Children's wear has emerged as the major battleground of the UK clothing market. Fewer consumers, a slowdown in spending growth, downward price pressure from grocers and range extension from adult clothing retailers are combining to squeeze children's wear specialists out of the market and driving consolidation according to new research.

Facing lower growth in their core clothing market, adults' clothing specialists in the UK are adopting predatory tactics, pushing forward with their range extension into children's wear says the latest report from Verdict Research on 'Childrenswear Retailers 2005.'

Tuning into consumers' desire for convenience, fashionability and range credibility, children's wear is proving the final piece of the jigsaw in the achievement of a full lifestyle proposition.

There is no better example of such success than market leader Next. Despite some chinks in its armour in the first half of 2005, Verdict predicts the retailer will increase its share of the children's wear market in 2005 to commandeer 11.3 per cent of all expenditure.

Having overtaken Marks & Spencer only in 2002, Next now controls well over double M&S' market share (5.2 per cent) further highlighting the immense divergence in performance of the two largest clothing retailers.

Figure 1: Winners & losers in the children's wear market 2005e on 2004

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Substantial gains
But Next is just one of many non-specialists making substantial gains and contributing to a major shift in the channels through which consumers choose to spend.

On the back of space expansion and range development Verdict predicts Tesco will gain 1.0 percentage point of share in 2005, closing the gap on George at Asda, while Primark's quiet progression is narrowing the gap significantly on M&S.

As a collective group they are decimating the children's wear market. The clothing specialists, excluding children's wear specialists, emerge as clear winners over the past five years, increasing their share from 39.5 per cent to 48.1 per cent.

Next, Primark and the like have proved unstoppable in grabbing an increasing share of consumers' children's wear expenditure, with only Marks & Spencer and JJB Sports suffering any decline.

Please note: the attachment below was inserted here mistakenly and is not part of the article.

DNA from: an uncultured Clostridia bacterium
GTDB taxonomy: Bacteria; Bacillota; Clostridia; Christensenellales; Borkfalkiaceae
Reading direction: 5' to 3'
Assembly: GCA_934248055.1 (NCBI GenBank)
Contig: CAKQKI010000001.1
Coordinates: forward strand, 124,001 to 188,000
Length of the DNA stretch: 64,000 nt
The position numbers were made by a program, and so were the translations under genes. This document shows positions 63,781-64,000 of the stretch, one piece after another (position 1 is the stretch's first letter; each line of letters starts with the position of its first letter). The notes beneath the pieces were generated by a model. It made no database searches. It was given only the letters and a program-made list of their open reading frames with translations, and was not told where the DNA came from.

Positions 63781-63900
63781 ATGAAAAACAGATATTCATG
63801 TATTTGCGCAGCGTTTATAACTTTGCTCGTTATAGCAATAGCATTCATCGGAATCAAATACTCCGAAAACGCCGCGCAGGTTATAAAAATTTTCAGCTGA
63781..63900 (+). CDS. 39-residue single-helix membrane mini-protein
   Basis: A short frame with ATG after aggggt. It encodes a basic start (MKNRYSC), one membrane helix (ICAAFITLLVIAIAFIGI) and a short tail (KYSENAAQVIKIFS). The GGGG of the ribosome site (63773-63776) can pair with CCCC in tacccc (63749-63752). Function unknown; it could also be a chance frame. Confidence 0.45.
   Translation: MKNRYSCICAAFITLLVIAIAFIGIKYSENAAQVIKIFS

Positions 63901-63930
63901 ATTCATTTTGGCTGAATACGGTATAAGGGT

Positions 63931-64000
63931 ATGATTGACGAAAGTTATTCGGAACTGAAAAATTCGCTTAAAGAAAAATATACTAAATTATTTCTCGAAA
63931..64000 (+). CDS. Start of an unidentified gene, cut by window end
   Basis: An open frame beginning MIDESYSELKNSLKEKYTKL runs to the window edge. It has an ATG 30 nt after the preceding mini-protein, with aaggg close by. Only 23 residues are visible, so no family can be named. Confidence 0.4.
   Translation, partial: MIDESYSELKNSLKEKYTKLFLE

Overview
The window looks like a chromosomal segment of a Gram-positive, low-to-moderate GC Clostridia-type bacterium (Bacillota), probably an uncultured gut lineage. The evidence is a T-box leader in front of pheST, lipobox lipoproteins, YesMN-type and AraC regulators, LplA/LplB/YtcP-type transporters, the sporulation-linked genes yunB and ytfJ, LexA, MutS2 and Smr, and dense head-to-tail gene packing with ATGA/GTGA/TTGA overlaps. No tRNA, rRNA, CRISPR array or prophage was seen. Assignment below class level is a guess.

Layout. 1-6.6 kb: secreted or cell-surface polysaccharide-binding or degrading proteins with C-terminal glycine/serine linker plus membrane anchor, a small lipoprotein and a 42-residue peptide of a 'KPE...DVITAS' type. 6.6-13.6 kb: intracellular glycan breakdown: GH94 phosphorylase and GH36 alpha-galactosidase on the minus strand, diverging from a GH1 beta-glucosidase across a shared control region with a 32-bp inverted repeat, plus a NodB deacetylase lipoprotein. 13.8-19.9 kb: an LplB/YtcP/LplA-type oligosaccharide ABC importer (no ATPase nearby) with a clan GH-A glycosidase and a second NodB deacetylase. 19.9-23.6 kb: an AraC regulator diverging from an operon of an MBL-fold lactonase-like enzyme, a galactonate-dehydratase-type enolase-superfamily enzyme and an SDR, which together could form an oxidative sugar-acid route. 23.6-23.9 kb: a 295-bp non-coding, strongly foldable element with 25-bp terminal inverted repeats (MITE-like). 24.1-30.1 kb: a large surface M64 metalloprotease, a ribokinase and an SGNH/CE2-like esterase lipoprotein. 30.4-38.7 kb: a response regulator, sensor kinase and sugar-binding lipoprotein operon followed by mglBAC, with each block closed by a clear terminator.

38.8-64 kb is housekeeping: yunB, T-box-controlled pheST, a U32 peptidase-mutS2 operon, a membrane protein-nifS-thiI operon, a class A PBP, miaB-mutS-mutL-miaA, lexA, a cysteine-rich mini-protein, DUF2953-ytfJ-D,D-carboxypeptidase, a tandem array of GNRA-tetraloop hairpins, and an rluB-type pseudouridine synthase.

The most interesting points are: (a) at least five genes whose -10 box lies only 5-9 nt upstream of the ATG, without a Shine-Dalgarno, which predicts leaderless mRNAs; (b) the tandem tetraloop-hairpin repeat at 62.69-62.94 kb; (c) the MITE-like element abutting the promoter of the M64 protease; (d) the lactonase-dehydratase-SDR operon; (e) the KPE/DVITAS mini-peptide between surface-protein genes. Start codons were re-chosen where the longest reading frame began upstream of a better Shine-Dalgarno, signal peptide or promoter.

Grocers - primarily Asda and Tesco - have also made substantial headway. By dovetailing their offers with consumer demand, they have increased their share by 5.2 percentage points over five years to 15.9 per cent of the market in 2005.

In stark contrast, children's wear specialists' share has ebbed away, losing the equivalent of £221 million sales at 2005 market values, as they have battled to compete with the fashionability, credibility and convenience of competitor offers.

Figure 2: Children's wear channels of distribution 2000 & 2005e

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The strong have got stronger
The outcome therefore is that the strong have got stronger. The Top 10 retailers comprise 55.4 per cent of the children's wear market in 2005, up from 44.6 per cent in 2000 - an increase worth £780 million additional sales against a market which has increased by only £699 million in value terms.

So, while the likes of Next, George and Tesco have been stealing a larger and larger share, the market itself has not expanded to compensate for this growth.

Figure 3: Top 10 children's wear retailers market shares 2005e on 2000

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The situation is only going to get tougher. Not only is the market experiencing its lowest rate of growth in 2005 (2.6 per cent) since the turn of the century, but the consumer base is also set to contract.


Figure 4: Projected child numbers 2005 & 2010

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Projections to 2010 show a declining number of 5+ children, resulting in a further narrowing market. While 5-9 year olds are projected to fall 3.7 per cent over the period, 10-14s will fall at the far higher rate of 6.3 per cent.

Compounding this issue 10-14s are increasingly being drawn into the young adult market, meaning a smaller children's wear market will be targeted by increasing numbers of retailers. So, despite the natural protection afforded to the market by a high element of needs-based purchasing, retailers will be challenged to encourage higher spend from a smaller consumer base.

Diversification into related categories such as equipment and accessories will be essential for children's wear specialists because non-specialists have greater freedom to flex their space and exposure between adults and children's wear.

However, Verdict expects to see continued pressure on the market from retailers seeking new areas of growth when faced with slowing growth in their core markets. The outlook for specialists therefore remains very tough.